Monday 24 November 2014


Two leading Northern Irish firms are encouraging others to take on an international trainee to boost business.

Devenish Nutrition and Michelin Tyres, want local companies to get behind IAESTE — the International Association for the Exchange of Students for Technical Experience — a programme managed by the British Council.

IAESTE provides highly motivated and talented graduates from over 80 countries worldwide to support engineering, IT and Industrial companies gain an edge in the marketplace. Through the initiative, businesses hire international trainees for six weeks up to a year, with the potential for trainees to stay on as permanent employees.

Both Michelin and Devenish Nutrition spoke recently about the advantages of the scheme at a business seminar organised by Invest NI.

Devenish Nutrition, which specialises in developing and supplying innovative nutritional solutions to the livestock industry, has taken part in the programme for the past two years and through it, has been able to increase international trade links.

Established in 1952, the Belfast-based firm currently exports to over 25 countries worldwide, and is always seeking to increase its global presence. The firm also has a presence in the USA, where it seeks to replicate the UK operation with two factory sites in Iowa and Minnesota, and nutritionists also cover Europe, the Middle East and parts of Africa.  

Speaking at the event was Deborah McGann, Human Resources Manager at Devenish Nutrition. 

She said: “Devenish Nutrition is continuously looking at ways to tap into new markets, and IAESTE enables us to do just this. Through the programme we can match the trainees to our needs and requirements, and this year welcomed agriculture engineers Nazli Selale Yigiter from Turkey, and Kanda Marysellah Naswa from Kenya, to the firm. 

 “The trainees, who are with us for the year, are well-qualified, provide a great buzz around the firm, motivate other staff and come up with great new ideas.

“International links are developed through the scheme, and we are still in contact with last year’s trainees, one of which is now working for both ourselves and one of our customers in Kenya. IAESTE has only been a good thing for our business.”

Also present was Gary Smith, Project Co-ordinator at Michelin’s Ballymena plant, who himself took part in the global exchange scheme in 1996.

He said: “IAESTE offers a fresh approach to some very difficult challenges that businesses face. It brings the best out of a firm and helps elevate a business’ performance, while also giving businesses access to a worldwide skills pool; which can invigorate a company in the summer months.”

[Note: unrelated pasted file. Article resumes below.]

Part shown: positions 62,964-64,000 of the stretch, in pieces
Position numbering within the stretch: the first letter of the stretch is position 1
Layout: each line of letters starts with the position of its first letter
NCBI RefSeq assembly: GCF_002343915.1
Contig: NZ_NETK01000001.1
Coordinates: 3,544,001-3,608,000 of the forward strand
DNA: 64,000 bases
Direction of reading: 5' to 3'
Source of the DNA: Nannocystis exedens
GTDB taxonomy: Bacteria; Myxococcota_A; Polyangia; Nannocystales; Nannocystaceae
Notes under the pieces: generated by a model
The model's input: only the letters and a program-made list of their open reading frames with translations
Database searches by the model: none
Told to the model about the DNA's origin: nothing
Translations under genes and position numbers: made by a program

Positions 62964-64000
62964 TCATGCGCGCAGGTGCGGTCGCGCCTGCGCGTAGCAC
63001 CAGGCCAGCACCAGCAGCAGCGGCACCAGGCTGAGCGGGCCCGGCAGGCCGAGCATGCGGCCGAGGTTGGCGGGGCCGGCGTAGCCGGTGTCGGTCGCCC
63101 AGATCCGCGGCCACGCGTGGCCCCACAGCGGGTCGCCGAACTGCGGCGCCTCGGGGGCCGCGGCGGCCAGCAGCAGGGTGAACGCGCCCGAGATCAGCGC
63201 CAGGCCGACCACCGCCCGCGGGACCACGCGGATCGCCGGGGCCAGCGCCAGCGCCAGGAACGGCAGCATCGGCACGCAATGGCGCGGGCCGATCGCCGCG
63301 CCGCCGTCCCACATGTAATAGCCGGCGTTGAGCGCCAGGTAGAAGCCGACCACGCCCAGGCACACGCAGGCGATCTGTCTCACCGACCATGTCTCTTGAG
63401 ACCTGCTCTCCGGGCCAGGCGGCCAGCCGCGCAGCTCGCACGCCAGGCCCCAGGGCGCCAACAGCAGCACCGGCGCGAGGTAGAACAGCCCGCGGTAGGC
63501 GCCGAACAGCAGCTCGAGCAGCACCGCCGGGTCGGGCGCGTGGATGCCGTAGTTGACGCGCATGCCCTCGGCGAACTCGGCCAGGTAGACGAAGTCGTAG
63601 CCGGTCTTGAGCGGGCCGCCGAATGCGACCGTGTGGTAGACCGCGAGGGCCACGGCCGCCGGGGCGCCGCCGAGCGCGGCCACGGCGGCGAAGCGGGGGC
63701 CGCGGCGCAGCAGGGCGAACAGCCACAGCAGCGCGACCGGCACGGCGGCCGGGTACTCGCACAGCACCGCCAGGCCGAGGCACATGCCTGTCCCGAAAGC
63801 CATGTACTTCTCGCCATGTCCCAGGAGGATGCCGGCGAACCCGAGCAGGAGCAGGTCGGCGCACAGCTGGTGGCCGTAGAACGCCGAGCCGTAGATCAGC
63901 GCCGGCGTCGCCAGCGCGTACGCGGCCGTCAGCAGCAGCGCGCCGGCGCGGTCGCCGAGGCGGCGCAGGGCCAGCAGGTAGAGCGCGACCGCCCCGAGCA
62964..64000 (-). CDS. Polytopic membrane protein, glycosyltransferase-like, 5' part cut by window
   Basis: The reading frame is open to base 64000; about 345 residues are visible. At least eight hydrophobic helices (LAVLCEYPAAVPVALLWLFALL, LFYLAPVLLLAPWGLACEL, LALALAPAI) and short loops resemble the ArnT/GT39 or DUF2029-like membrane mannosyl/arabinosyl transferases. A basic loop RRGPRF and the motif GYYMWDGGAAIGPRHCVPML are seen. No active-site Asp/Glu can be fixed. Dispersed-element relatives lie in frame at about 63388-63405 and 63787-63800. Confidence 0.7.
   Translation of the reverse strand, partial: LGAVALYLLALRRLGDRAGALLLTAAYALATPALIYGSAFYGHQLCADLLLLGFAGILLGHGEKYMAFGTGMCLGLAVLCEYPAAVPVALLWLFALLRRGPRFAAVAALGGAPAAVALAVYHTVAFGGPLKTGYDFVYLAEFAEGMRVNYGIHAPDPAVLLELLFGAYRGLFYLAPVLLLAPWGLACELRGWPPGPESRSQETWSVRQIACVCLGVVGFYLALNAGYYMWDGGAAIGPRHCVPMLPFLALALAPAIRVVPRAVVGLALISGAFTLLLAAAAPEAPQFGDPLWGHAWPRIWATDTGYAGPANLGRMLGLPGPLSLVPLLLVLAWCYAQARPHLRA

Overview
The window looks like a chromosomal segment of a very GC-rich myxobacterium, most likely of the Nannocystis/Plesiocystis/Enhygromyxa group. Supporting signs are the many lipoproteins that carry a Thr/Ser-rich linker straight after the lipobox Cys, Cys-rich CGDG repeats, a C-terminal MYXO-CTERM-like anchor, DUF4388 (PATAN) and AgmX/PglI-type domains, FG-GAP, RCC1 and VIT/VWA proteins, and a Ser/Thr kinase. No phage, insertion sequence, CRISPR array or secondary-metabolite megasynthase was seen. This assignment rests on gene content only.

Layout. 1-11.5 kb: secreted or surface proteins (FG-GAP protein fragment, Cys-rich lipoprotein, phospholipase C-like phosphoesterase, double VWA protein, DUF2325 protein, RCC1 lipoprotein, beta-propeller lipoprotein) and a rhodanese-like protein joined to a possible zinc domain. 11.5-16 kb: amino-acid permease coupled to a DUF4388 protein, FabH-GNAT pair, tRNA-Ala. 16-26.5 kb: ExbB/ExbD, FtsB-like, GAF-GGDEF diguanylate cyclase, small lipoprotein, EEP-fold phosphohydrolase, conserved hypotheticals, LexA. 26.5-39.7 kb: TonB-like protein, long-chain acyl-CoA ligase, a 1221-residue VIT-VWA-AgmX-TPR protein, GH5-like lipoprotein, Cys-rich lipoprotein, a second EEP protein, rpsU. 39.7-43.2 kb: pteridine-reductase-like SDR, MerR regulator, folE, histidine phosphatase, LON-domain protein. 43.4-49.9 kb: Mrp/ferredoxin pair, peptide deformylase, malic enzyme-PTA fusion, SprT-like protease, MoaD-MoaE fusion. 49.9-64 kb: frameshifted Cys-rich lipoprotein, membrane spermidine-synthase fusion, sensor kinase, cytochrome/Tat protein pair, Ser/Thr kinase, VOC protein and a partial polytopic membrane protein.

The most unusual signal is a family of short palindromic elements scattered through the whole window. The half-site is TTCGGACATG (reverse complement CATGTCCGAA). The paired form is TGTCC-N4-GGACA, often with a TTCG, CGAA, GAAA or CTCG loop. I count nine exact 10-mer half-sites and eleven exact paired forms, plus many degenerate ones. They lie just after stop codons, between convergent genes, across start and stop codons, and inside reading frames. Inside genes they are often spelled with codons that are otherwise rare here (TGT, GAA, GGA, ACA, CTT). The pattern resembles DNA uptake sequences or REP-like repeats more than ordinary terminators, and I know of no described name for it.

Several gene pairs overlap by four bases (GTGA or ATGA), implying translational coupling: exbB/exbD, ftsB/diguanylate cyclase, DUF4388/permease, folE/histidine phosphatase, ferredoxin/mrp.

This year Michelin took on two trainees through the programme; engineering students, Georg Sailor from Austria and Alejandro Pitarch Olivas from Spain. They worked on specialised projects, which included 3D imaging and product design, improving the efficiency of the business.

Michelin was so impressed by the standard of their trainees that they have taken on Alejandro, who studied at the University of Valencia, as a full-time employee. He now works on site as a graduate engineer.

According to Mr Smith, his skills have been invaluable to the company.

He said: “ During the summer we had a team of experts from the Spanish city of  Aranda de Duero come over  to find out how we could improve the workflow between factories – thankfully Alejandro was on hand to help, and we were able to share information  we hadn’t been able to previously. Both plants have now developed better links and we hope to work more closely in the future.”

By hosting a trainee, Northern Ireland businesses are also developing home grown talent.  IAESTE works on a reciprocal basis, therefore for every placement offered in Northern Ireland; local students are able to avail of a work placement overseas. 

Mr Smith said: “Any business that is reluctant to take on an international trainee should just go for it. Since it is a reciprocal agreement the UK economy benefits as a whole and gives our young people the international and practical experience they need to enter into the world of work.

“We’ve had an extremely positive experience with IAESTE and would recommend it to other businesses.”

For companies interested in hosting an international trainee, the process is simple. IAESTE takes care of visa and work permits, with the only cost to businesses being the trainee’s salary – which must adhere to the UK’s minimum wage.

Established in 1948, IAESTE is supported by the Department for Employment and Learning (DEL) in conjunction with local Universities and the British Council. Companies such as CDE Ireland Ltd, Kainos, SAP, Seagate Technologies and Translink have previously taken part in the programme. 

Businesses interested in offering placements through IAESTE should visit  — deadline for applications is Wednesday, December 10, 2014. For more information on programmes available through British Council Northern Ireland visit


Notes to Editor

The British Council is the UK’s international organisation for educational opportunities and cultural relations. We work in over 100 countries worldwide to build engagement and trust for the UK through the exchange of knowledge and ideas between people. We work in the arts, education, English, science, sport and governance and last year we engaged face to face with 18.4 million people and reached 652 million. We are a non-political organisation which operates at arm’s length from government. Our total turnover in 2009/10 was £705 million, of which our grant-in-aid from the British government was £211 million. For every £1 of government grant we receive, we earn £2.50 from other sources. For more information, please visit: or follow us on Twitter: @BCouncil_NI


About the British Council

For further information please contact: 

-Claire McAuley T +44 (0) 28 9019 2224 | M +44 (0) 7856524504 Twitter: @BCouncil_NI